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9/17/2013 11:09:00 AM
Slice of life: Patrick Pynes, Kykotsmovi Hopi beekeeping
A group of Hopi interested in sustainable and traditional Hopi agriculture get a close look at their Kykotsmovi bee colony. Photo/Sharon Lee Harris
A group of Hopi interested in sustainable and traditional Hopi agriculture get a close look at their Kykotsmovi bee colony. Photo/Sharon Lee Harris
Todd Roth
NHO

Recently the Navajo-Hopi Observer talked with Patrick Pynes (Ph.D. and Northern Arizona University (NAU) professor of Native Studies) about the introduction of beekeeping to Hopi.

Patrick, what's your background in bees?

I've been the gardening manager at La Posada for 13 years, I've been a gardener and beekeeper for about 22 years.

How did you get into beekeeping and Hopi beekeeping activities?

When I first moved to Flagstaff in 2000 my first job was working part time for the Center for Sustainable Environments at NAU doing research. At the same time I found this job at La Posada. One of my primary interests is the relationship between indigenous people and the land, and their relationships to non-indigenous people.

I was teaching a class at NAU about native cultural expressions and met a student named Lillian studying for her degree in Applied Indigenous Studies (AIS). Lillian also had an interest in peoples' relationship to the land. Lillian is Hopi from Kykotsmovi and is doing deep studies in many cultures' relationship to their land in a global context.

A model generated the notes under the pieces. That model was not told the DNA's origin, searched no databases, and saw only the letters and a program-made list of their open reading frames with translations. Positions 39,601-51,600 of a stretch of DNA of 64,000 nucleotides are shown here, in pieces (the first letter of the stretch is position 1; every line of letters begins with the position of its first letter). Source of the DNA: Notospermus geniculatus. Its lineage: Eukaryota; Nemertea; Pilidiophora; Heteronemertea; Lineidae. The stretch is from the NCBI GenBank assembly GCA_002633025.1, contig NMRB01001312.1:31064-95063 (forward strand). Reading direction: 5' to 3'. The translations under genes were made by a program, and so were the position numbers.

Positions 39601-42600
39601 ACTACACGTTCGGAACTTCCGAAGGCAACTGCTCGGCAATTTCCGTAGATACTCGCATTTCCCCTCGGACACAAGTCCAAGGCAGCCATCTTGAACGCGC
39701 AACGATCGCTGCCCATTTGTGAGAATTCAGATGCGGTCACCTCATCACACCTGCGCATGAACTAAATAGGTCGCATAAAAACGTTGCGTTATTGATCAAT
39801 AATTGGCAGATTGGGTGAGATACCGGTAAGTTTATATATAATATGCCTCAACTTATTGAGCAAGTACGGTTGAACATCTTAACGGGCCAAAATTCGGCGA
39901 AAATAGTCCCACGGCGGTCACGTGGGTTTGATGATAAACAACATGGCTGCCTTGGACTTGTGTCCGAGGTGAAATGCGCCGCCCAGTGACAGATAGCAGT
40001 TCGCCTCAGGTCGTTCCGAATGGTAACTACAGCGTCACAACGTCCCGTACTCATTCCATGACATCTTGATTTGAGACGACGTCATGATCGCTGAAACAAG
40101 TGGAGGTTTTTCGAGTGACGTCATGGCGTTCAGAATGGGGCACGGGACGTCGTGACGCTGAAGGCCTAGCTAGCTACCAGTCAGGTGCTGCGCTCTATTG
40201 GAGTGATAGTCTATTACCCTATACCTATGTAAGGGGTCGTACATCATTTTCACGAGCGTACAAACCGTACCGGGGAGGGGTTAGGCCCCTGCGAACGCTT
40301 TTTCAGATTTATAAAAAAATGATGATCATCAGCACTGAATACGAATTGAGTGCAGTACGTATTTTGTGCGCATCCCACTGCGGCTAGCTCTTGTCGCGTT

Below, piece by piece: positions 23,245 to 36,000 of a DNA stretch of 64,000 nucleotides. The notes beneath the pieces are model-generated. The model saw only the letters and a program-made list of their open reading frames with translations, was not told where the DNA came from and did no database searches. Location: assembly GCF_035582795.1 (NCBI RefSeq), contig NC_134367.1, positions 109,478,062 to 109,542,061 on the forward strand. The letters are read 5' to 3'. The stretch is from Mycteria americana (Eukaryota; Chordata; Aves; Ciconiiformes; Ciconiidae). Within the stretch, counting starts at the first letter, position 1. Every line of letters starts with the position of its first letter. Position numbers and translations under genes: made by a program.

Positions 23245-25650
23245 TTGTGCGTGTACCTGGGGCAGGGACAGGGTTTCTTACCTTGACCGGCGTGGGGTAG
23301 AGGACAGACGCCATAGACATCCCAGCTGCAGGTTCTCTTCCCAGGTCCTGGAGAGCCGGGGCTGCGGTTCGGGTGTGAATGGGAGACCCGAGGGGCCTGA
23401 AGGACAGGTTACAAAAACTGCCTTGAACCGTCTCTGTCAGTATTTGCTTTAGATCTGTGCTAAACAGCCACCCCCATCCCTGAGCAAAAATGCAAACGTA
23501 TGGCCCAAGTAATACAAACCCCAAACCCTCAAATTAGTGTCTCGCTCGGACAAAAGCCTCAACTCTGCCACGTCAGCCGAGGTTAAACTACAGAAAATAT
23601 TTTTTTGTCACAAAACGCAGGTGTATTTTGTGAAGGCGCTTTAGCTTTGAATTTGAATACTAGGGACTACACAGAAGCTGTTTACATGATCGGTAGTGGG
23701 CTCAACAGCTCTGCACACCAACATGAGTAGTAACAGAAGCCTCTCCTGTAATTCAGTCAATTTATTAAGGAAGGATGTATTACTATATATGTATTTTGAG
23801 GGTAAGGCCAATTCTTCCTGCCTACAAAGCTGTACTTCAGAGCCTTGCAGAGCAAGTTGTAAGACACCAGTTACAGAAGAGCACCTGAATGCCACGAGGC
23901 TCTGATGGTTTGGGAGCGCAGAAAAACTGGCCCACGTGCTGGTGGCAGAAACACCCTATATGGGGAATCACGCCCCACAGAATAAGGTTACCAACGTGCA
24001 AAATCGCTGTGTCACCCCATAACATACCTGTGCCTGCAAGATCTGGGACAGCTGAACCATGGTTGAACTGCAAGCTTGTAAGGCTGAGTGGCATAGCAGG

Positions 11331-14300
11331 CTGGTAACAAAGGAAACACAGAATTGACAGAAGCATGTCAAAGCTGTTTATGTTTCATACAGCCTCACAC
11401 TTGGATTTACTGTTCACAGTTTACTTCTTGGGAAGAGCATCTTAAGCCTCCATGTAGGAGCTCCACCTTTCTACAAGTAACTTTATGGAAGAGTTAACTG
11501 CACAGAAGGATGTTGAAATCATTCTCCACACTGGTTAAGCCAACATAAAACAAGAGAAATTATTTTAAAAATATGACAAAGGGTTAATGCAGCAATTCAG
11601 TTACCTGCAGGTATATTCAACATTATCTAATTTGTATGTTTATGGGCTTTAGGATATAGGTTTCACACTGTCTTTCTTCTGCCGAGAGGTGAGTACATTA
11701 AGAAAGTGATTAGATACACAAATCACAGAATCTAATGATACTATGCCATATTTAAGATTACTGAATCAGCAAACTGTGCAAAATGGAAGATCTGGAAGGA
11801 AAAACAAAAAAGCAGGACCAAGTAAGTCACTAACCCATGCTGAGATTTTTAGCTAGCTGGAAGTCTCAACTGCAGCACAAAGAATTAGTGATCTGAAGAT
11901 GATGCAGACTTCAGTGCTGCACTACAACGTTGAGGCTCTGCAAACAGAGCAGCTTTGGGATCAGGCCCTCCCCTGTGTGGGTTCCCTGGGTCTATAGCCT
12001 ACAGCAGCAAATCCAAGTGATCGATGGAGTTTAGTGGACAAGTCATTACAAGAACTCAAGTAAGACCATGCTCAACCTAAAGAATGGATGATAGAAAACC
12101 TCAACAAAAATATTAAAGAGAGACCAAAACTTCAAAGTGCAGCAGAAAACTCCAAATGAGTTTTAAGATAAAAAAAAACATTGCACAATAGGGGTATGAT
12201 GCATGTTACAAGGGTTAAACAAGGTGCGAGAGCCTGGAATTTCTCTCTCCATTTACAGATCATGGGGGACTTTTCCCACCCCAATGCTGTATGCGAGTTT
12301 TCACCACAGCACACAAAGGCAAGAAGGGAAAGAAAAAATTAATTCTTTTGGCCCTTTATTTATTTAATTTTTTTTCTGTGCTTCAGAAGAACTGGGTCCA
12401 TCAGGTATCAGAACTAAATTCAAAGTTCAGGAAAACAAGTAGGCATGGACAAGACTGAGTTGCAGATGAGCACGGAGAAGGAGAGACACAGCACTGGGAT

What is specifically going on with Hopi beekeeping?

My understanding is that Lillian and her husband acquired some grants to do education work with local Hopi youth about the Hopi relationship to their land. Lillian asked me if I would teach beekeeping as part of her workshops on Hopi perennial plant growing past and present. One of Lillian's main interests is the peach tree which is a traditional Hopi grown fruit. That's really the connection with bees.

Overview of bees in America

Europeans brought various fruit trees to North America and also brought honey bees to pollinate them. Without bees, fruit trees don't produce fruit. Without bees flowering plants cannot exist. Bees are the critical active agent in the process of returning traditional fruit trees to the Hopi land.


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